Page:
A much longer book could be made from this story, so the amount of information packed into this relatively small volume is actually pretty amazing. In lieu of attempting to summarize, here are a few of the things that grabbed my attention:
- Investment banks did (and no doubt still do) create subsidiary entities called SPVs "special purpose vehicles" and SIVs "structured investment vehicles" to keep assets (such as securitized debt) and the associated risk of those assets off the banks' balance sheets, and to avoid or circumvent rules, such as those requiring a certain amount of capital reserves to cover said risky assets. SIVs and SPVs can be set up for 364 days or fewer, as a workaround for rules that would apply to a company that existed for a year or more. Even where regulations exist, skirting the rules and brazenly violating the spirit of the rules is widespread.
- "It shouldn't be possible to be that wrong" is what the author says about the risk modeling and statistical analysis that convinced bankers and regulators that they had magically made all the risk disappear (or at least passed it on to someone else). For example, the 1998 Russian bond default should have happened once in 3 billion years, but it wasn't the only supposedly highly unlikely event to have happened in recent decades; still, bankers believed the math that said problems with packaged and securitized sub-prime mortgages were absurdly unlikely, equivalent to winning the UK national lottery 21 times in a row.
- Further criticizing the risk-taking and bonus-accumulating culture of financial services, the author makes a distinction between "business" (which celebrates economic thinking, where money just makes more money and profit is the only product) and "industry" (which makes or does something, with money as means and byproduct). Beyond the immediate effects of the worldwide crash and bailouts, the turning of entire national economies (US and UK) away from industry to unregulated financial services, and the triumph of capitalism over communism, has the secondary result that business and economic thinking have spread to areas it doesn't belong, such as education, health care, government services. The free market and capitalist ethos is not a good model for social welfare projects, which should begin with a discussion of values, principles and desired outcomes, then proceed with decisions about what is affordable and feasible. The alternative is economic thinking, in which the idea of value is replaced by the idea of price, and which seeks to maximize "profit" by privatizing, downsizing, and monetizing the common good.
Long story short, we still need more balance between capitalism and communalism. Meanwhile, I'm going to try to position myself to buy a house when the next "asset correction" causes prices to bottom out again, which I predict will happen in about three or four years.
Thursday, April 28, 2016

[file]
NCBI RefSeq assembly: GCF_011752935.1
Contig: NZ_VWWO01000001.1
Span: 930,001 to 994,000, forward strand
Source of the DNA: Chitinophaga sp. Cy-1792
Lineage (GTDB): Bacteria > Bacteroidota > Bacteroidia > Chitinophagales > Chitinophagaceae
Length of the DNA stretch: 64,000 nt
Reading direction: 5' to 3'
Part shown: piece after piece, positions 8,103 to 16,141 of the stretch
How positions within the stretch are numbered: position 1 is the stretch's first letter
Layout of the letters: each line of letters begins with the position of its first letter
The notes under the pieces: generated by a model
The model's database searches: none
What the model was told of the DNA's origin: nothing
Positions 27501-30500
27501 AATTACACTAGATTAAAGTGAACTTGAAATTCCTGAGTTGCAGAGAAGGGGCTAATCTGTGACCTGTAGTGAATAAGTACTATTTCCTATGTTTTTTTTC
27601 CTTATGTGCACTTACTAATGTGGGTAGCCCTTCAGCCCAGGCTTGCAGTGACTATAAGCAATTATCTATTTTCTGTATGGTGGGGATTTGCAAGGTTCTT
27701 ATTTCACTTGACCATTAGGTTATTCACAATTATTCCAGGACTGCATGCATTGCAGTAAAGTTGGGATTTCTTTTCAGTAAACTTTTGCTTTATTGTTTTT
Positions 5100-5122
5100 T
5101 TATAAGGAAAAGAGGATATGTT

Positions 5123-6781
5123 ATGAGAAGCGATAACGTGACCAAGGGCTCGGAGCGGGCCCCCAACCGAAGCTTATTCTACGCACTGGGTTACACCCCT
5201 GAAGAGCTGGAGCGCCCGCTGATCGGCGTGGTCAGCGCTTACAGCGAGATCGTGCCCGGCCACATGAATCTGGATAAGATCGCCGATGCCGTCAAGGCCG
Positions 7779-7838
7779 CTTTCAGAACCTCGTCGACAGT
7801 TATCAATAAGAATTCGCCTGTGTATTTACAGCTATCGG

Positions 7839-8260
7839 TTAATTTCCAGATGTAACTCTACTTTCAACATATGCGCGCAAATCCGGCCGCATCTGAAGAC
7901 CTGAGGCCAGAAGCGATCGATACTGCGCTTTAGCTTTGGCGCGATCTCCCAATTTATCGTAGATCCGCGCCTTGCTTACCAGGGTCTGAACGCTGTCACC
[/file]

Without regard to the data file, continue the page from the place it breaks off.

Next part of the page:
If Walls Could Talk : an intimate history of the home
by Lucy Worsley
Another book in the category Curious Histories of Mostly–White People Things. Of course, if you live in North America or Europe or an urbanized area just about anywhere in the world, no matter your color or culture, these Things are yours now too: bathrooms, bedrooms, kitchens, housing and households of a certain size, expectations of privacy are all being globalized, for better or worse.
Anyway, this book is an interesting and nicely written exploration of the historical, and changing, cultural significance of the objects and activities which make up that thing we call a home. It covers a broad range of topics, so my recollections are of random tidbits of information:
- spits for roasting meats were turned by a type of dog specially bred to be a size and shape that would fit inside a hamster wheel–like contraption attached to the spit
- people in olden times went to sleep early (when it got dark) but often got up for a few hours to do stuff in the middle of the night before going back to sleep for a few more hours
- royals wiped their butts with cloth napkins
- we all should be more grateful for modern toilets and sewers
One D.O.A., One on the Way
Why Did I Ever
by Mary Robison
I read Why Did I Ever quite some time ago, but I've never forgotten the author's unique and biting sense of humor — sarcastic, world-weary, nothing's sacred, whip-smart, everything's fucked. Both books are fairly short and enjoyable, assuming you appreciate the caustic wit, and both feature a female protagonist who works in the film industry, either in the South or from the South. Both books also consist of short, diary-like entries, epigrams and lists. (One D.O.A. has lists, anyway; I don't remember if the other does.)
Published in 2001, Why Did I Ever features a character trying to manage her ADD while struggling as a screenwriter and navigating various personal crises. One D.O.A., One on the Way came out in 2009 and is narrated by a location scout married to a lazy scion of an old-money New Orleans family; she's trying to train an intern, even though all the work has moved to Shreveport since Katrina, and inexplicably having an affair with her husband's identical twin, perhaps only because she can't always tell which one is which. A number of the lists in the latter book detail the myriad ways New Orleans remains a shambles several years post-hurricane.
If you think you're a match for this type of humor, I give a hearty recommendation for both of these books. The author has written a few collections of short stories, but I haven't tried any of them.